Chris Froome looks on his last legs

2016 Vuelta, Stage 17Maybe it’s all that running he did earlier in the season – efforts which have reportedly earned him an invite to take part in a 10km run in Barcelona.

The final climb of stage 17 was a proper almost-come-to-a-standstill Vuelta climb. The overall contenders maintained an impressive pace up there and while the main four – Nairo Quintana, Chris Froome, Esteban Chaves and Alberto Contador – technically all finished together, it really did look like this had cost Froome a lot more energy than his rivals.

If you watch the Vuelta each year, you’re by now used to seeing the King of Elbows disappear on the final climb before looming back into view as he ramps up his effort towards the finish. This seemed different. The first time he disappeared, he closed the gap impressively. The second time, he seemed to be distanced all too easily and it looked like it took every last drop of effort to catch up again right on the line.

It was a little like Froome sprinted madly to finish at the same moment as a trio who were gliding in having accepted nothing much of significance was going to happen. Three poker faces and a dribbling, panting Froomedog.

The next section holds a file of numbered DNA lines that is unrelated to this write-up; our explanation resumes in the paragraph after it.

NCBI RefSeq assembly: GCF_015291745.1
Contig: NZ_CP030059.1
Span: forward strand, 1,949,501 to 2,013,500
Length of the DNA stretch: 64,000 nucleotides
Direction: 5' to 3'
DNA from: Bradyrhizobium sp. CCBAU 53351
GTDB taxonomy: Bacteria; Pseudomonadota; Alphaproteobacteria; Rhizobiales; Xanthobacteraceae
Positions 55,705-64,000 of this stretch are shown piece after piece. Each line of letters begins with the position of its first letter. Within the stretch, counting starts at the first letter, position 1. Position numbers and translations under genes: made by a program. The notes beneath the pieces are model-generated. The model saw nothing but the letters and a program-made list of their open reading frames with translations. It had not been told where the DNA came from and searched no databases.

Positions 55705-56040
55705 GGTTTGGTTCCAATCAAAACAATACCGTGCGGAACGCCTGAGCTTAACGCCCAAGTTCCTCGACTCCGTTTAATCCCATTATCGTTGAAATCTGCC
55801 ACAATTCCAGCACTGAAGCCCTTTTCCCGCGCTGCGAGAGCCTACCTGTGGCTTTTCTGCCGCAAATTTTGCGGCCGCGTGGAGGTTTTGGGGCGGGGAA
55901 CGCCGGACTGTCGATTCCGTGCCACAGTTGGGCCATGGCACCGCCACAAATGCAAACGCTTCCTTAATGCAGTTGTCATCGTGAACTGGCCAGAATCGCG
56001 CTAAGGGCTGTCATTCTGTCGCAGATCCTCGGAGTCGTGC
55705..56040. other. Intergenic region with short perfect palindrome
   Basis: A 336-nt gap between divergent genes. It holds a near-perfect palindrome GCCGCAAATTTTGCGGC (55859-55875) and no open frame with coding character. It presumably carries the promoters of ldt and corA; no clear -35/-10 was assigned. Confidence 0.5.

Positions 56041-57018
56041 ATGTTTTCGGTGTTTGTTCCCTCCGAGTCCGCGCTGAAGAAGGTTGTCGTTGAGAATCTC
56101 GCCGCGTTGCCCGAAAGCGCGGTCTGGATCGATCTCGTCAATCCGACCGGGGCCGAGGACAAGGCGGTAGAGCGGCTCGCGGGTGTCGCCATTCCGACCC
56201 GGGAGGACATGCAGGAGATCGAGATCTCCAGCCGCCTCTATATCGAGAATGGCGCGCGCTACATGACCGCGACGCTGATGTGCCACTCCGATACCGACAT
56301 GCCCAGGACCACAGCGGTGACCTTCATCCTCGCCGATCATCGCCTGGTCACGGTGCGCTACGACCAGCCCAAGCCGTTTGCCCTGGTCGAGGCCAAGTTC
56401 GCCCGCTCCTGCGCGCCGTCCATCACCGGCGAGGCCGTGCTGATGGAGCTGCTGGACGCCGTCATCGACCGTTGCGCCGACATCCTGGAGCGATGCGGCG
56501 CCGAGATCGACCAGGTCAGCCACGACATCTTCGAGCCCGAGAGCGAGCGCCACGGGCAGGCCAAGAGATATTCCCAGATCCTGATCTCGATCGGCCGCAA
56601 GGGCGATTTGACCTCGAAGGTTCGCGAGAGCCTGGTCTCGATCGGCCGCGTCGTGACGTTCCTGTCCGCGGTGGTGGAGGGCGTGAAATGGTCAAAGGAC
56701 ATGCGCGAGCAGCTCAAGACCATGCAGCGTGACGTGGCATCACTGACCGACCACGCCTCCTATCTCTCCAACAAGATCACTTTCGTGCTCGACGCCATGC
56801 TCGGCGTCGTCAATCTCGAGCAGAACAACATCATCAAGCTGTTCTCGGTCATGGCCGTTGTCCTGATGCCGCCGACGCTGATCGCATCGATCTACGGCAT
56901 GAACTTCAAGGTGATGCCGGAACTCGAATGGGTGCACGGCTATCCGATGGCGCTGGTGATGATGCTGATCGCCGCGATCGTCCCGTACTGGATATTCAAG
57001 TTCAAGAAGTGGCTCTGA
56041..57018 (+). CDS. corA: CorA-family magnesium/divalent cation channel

Mathias Frank took the stage from the break. We’ve had some unfamiliar names crossing the line first during this race, but Frank came eighth in the Tour de France last year. He edged out Leopold Konig – seventh in the 2014 Tour and sixth in last year’s Giro; and Robert Gesink – twice a top ten finisher at the Tour and three times a top ten finisher in this race. Only the stronger riders are surviving in the mountain stage breaks by this point in a Grand Tour.

Stage 18

There really aren’t enough people who want sprint finishes in the race to ensure the sprint finish that you’d imagine this would be. Maybe it’ll happen naturally or maybe it’ll be another breakaway winner. We *shouldn’t* get gaps between the main contenders though – not least because everyone will be saving their strength for tomorrow’s time trial.

Today’s stage terms are ‘volcano’ and ‘stratum’. The definition of the latter seems unnecessarily complicated to these eyes: “Rocky sedimentary body limited on the top and on the bottom by two interruptions in the sedimentation process.”



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